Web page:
China Miéville and How Television Helped the Evolution of Rape Investigations
I asked Miéville if he could sign an ancient paperback of The World's Best Science Fiction: 1966, as I already had all of his books, but didn't have any with me. He said that he would be honored, and as he did so, I asked a question that I'd always wanted to ask him in particular. I wondered if he saw his works as a vehicle for real political change. He was very blunt in saying no. He insisted that while politics might be reflected in fiction, that change, real change only occurs when people take political action.
I disagreed, to put it mildly.
This filtered back up to the active centers of my mind a couple of weeks ago, while endlessly flipping channels whilst in the grips of a quite fantastic illness caused by the colonization of my lungs by some mutant strain of alien hell bacteria. An episode of "In the Heat of the Night" almost as old as me revolved around the rape of the wife of Detective Tibbs. Despite being a show that frequently dealt with issues of race, and was based on a famous movie of the same name that was explicitly about race, the show never once mentioned race in an episode dealing with a white man raping a black woman. But what it did show was how monumentally the process of investigating rape has changed in the world of television in 25 years.
Mrs. Tibbs is shown being examined in the hospital, giant flash bulb camera clattering as it documents her battered face and torso. But as the doctor rolls his chair around between Mrs. Tibbs' stirruped legs, he comforts her by saying that they're done with photographs now and it becomes clear that the doctor is treating her injuries, but that those few photographs of the assault that preceded the rape are the extent of the evidence collection. To someone who has seen more episodes of "Law and Order: SVU" than is probably mentally healthy, I can see what's going wrong. Rape kit? Not in this small rural town in the 80s.
The rapist is subsequently released for lack of evidence, with the rationale given that the victim never saw his face and that there is no evidence that a rape even occurred. It's not presented as malicious, as a problem with the system, or even as anything other than an unfortunate break in the case. The fact that there is no evidence because no one bothered collecting any in the first place is never broached in the least, an utter blind spot to the writers of the show. That's certainly not to say that law enforcement of the time was as blind, but this episode and Mrs. Tibbs' subsequent character arc dealing with the aftermath were hardly panned at the time.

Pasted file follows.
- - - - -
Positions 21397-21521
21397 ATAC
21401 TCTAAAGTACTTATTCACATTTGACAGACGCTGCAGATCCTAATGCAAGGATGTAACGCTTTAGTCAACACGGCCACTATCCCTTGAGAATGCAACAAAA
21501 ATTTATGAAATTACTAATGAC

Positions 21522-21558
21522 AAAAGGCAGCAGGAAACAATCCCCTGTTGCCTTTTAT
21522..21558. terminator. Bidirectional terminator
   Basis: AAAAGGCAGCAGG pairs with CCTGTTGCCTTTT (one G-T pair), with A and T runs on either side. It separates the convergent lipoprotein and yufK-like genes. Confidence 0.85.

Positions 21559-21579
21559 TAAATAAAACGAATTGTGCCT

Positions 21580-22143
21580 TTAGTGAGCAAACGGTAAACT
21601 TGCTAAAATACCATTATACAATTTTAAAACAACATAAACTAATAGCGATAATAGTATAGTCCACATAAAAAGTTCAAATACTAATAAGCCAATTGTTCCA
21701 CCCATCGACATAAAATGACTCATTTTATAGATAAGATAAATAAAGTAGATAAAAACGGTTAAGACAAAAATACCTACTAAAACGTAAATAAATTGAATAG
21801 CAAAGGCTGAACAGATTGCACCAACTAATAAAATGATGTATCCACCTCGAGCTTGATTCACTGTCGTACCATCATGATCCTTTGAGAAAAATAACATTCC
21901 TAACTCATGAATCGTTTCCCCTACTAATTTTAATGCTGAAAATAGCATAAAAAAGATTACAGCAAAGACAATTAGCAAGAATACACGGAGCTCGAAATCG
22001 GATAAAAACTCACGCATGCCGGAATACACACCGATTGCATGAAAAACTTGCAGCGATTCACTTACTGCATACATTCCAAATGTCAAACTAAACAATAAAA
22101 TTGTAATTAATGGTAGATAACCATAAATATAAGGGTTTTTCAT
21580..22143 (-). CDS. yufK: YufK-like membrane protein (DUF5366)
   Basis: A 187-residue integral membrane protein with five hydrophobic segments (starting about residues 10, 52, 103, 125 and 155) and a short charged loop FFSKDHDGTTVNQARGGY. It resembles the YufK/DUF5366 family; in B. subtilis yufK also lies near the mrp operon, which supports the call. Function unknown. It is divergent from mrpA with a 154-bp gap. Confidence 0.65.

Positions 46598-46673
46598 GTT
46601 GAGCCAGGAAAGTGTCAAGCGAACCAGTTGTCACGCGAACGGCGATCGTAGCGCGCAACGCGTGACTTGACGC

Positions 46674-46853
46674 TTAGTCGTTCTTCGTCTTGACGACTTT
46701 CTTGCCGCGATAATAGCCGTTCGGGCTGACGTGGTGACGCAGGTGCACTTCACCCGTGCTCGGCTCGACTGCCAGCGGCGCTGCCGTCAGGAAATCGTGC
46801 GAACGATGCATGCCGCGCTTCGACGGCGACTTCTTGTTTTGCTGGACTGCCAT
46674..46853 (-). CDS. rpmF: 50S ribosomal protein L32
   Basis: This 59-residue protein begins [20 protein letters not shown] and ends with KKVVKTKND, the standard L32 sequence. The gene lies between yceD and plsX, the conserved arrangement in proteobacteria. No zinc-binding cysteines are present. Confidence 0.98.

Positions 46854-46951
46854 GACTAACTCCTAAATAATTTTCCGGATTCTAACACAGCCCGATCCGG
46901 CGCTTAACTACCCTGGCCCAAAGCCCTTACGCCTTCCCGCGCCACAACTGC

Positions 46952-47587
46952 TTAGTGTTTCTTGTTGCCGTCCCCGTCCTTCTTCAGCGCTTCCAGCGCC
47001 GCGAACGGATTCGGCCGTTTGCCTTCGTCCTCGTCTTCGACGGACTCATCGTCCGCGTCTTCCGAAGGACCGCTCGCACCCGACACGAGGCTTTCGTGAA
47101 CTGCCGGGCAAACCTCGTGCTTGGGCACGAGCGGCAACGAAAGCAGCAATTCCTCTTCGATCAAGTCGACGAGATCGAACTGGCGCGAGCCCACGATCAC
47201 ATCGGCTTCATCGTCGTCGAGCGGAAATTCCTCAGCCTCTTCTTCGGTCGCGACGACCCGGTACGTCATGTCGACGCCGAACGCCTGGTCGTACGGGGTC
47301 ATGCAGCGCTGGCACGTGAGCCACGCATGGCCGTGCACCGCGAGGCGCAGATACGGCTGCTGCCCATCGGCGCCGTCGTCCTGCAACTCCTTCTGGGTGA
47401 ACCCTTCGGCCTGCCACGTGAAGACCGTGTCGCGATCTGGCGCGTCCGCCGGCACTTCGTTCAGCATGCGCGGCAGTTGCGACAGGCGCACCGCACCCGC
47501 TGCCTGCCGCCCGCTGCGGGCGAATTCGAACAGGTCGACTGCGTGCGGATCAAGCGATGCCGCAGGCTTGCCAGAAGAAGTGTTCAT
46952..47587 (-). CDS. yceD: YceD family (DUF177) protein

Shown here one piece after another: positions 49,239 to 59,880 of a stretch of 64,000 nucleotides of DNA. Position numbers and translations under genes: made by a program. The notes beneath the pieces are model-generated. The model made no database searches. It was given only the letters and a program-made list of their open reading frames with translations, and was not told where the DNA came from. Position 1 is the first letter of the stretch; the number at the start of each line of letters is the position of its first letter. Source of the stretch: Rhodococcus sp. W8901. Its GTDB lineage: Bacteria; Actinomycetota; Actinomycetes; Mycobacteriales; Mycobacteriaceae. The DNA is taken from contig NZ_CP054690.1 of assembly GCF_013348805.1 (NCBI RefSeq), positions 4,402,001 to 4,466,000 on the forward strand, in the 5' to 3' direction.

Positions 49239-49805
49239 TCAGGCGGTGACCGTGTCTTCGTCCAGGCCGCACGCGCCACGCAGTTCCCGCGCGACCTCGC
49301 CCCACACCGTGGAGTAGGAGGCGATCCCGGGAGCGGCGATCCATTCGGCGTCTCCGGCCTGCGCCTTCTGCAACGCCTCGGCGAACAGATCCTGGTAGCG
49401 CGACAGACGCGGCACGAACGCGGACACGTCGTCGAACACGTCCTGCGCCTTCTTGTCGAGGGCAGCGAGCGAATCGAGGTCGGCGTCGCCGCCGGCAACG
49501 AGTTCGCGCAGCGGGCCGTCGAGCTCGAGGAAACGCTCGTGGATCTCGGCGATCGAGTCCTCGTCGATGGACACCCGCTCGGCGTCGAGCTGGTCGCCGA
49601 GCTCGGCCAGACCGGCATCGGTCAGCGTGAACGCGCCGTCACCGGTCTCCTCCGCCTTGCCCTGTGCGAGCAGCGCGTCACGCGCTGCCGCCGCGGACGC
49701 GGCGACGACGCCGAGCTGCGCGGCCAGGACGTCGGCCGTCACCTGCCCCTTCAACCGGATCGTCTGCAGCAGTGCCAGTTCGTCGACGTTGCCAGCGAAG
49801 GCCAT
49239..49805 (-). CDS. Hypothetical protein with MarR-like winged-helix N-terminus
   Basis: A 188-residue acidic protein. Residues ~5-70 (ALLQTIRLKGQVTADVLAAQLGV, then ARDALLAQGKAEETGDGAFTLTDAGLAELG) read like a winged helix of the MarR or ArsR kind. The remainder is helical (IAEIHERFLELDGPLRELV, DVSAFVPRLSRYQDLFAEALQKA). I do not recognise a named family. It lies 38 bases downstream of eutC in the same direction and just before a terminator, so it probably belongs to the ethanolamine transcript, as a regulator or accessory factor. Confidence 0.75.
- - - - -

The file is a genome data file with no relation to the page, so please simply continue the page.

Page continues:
Now take a look at something like "Law and Order: SVU" and how the portrayal of rape has changed on television in two decades. Sure it's full of the usual television junk. Detectives generally aren't that gorgeous (except for Ice-T and Munch, I think they're exactly as attractive as the average police detective) and DNA results don't get back over a lunch hour. But even though I have never had any personal experience with rape, I know what a rape kit is and that it's not right for there to be tens of thousands of them that have never been tested, deteriorating in unrefrigerated warehouses. Public knowledge is what allowed the passage of laws to start fixing problems like that in the last few years. Sure, it also required the usual sorts of things we associate with politics. Signatures, lawyers writing language for proposals, voting. But these are the final steps of change, and if minds haven't already been convinced, these just amount to another irritating guy outside of the grocery store that you brush by. It's the spark that makes you stop, makes you care, the little voice of recognition that prods you into realizing that this is something you've heard about and actually do agree with.
Art, whether novels or television, is a vector for changing how people think. That doesn't make it a lever that can be yanked to change the world. A very special episode of "How I Met Your Mother" isn't going to pass tax reform in the next session of Congress. Miéville was right in that regard. If you want that change, you're going to have to make it happen. But that doesn't mean that art isn't a slow burning change. The old rule for telling good stories is to show and not tell. Telling someone something can convince them intellectually, but showing them something makes them believe it, makes them feel it in their gut and mind.
So that's a long way around to argue with Miéville. Stories might not change the world tomorrow, but they're never just stories.
Steven Lloyd Wilson is a hopeless romantic and the last scion of Norse warriors and the forbidden elder gods. His novel, ramblings, and assorted fictions coalesce at www.burningviolin.com. You can email him here.